Accurately determining an employee’s annual earnings is an important task for employers. As a general rule, employees are not protected from unfair dismissal if their annual income exceeds the high-income threshold (currently $142,000) and they aren’t covered by an award/ enterprise agreement.
However, at times calculating annual income is not as straight forward as it appears. In a recent case, the FWC shed some light on what is included in an employee’s annual rate of earnings for the purposes of determining whether they are protected by unfair dismissal laws.
In this case, the employee’s wages were $136,700 at the time of his dismissal and he was not covered by an award or enterprise agreement. While this is clearly lower than the high-income threshold, the employee also received additional ‘Toll’ and ‘Petrol’ benefits.
This was part of an oral agreement where the employer paid for the employee’s petrol for driving to and from his home to the office and other business-related travel. It was also agreed that road tolls for his regular home-office-home daily commute would be paid by the company E-tag account. It was submitted that no dollar values for the petrol/road tolls were calculated in advance, rather payment would be made by the company credit card.
The employer argued that once the private component of these additional benefits is added, the high-income threshold would be exceeded. The FWC accepted evidence which indicated that the employer paid $6,449.88 for the employee’s fuel consumption in the last 12 months of his employment. This appeared to be in line with the 36,000-kilometre odometer reading for his vehicle in the year 2016/17. The toll value was $1,914.00 in the 11 months leading up to the dismissal.
The FWC agreed with the employer’s submission that the benefit afforded to the employee was of a real and substantial kind and was provided on an ongoing basis as part of an agreement between the employee and employer. The FWC did not accept the employee’s claim that the payments were reimbursements and that “on occasions” the credit card was refused. He suggested that he had to pay in cash and then be reimbursed by the employer.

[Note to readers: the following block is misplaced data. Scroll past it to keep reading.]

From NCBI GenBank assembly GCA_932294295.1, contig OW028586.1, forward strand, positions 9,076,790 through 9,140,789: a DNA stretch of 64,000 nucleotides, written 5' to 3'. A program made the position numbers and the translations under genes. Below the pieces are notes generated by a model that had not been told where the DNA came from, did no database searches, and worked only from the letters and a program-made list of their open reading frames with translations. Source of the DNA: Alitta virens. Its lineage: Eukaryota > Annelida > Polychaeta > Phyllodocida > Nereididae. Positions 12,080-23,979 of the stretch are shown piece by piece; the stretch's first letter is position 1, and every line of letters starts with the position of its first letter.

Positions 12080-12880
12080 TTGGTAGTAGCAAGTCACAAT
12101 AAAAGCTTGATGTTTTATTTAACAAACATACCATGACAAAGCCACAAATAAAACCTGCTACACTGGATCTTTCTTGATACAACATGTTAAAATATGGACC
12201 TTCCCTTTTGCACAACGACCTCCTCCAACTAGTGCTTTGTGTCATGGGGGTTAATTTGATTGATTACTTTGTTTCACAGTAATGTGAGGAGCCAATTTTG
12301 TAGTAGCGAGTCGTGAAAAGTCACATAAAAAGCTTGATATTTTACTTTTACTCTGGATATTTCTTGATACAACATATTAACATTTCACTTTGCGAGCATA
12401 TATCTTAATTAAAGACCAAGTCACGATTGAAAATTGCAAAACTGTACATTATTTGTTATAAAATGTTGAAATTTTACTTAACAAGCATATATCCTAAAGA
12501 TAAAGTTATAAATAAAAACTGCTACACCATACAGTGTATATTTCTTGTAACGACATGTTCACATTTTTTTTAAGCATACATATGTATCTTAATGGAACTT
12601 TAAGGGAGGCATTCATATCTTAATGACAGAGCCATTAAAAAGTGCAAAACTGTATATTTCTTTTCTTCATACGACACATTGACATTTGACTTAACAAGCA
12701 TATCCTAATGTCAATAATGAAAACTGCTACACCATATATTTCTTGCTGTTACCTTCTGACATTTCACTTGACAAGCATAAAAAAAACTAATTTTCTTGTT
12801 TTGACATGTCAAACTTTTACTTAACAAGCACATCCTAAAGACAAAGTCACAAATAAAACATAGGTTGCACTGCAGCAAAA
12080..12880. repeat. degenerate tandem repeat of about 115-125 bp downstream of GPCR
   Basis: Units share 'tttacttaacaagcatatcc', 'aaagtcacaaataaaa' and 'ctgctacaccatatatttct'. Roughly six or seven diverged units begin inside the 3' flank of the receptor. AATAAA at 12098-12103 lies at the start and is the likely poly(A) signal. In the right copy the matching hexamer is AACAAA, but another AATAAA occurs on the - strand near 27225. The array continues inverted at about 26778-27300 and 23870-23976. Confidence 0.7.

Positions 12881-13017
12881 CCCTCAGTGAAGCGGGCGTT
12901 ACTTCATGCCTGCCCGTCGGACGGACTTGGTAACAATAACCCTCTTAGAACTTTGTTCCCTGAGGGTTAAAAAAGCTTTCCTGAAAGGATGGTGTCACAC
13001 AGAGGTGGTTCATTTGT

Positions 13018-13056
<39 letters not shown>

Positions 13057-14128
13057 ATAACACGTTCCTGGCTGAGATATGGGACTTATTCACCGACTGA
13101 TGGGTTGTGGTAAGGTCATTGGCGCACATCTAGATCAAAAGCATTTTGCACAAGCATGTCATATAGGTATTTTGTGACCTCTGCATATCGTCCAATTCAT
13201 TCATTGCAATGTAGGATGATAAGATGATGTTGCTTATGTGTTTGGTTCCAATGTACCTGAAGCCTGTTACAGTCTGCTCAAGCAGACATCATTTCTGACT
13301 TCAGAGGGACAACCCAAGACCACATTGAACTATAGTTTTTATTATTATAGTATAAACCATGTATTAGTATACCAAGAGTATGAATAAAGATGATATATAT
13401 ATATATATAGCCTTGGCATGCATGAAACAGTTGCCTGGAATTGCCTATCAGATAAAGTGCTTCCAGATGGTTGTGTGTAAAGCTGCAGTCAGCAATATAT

Ultimately, the FWC concluded that the petrol and toll benefits were included in the employee’s earnings, which totalled $143,128.91. Therefore, the employee was pushed over the high-income threshold, resulting in dismissal of his unfair dismissal application.
Lessons for Employers
- Under the FWA, payments included when calculating an employee's 'annual rate of earnings' include figures such as wages, agreed money value of non-monetary benefits and any amounts applied or dealt with on the employee’s behalf (e.g. salary sacrifice).
- At the outset of the employment relationship, employers must consider how remuneration packages are to be structured. Employment contracts should contain clear and specific clauses.
- When employers are faced with an unfair dismissal claim, the first step is to determine whether a jurisdictional objection exists due to the high-income threshold (note that this figure increases on 1 July each year).
- Before deciding to dismiss a senior employee, consider whether your employee is covered by an award or enterprise agreement. High income earners are still eligible to make an unfair dismissal application if they are covered by an award or enterprise agreement.
Generally speaking, employees who earn in excess of the high-income threshold are ineligible to apply for unfair dismissal. In a recent case, the FWC have provided guidance as to what is included in an employee’s annual rate of earnings as per the definition under the Fair Work Act and Regulations.
 Roger Maybury v Canterbury Trading Pty Ltd T/A Canterbury Sink & Tap (U2017/10677) 1 March 2018.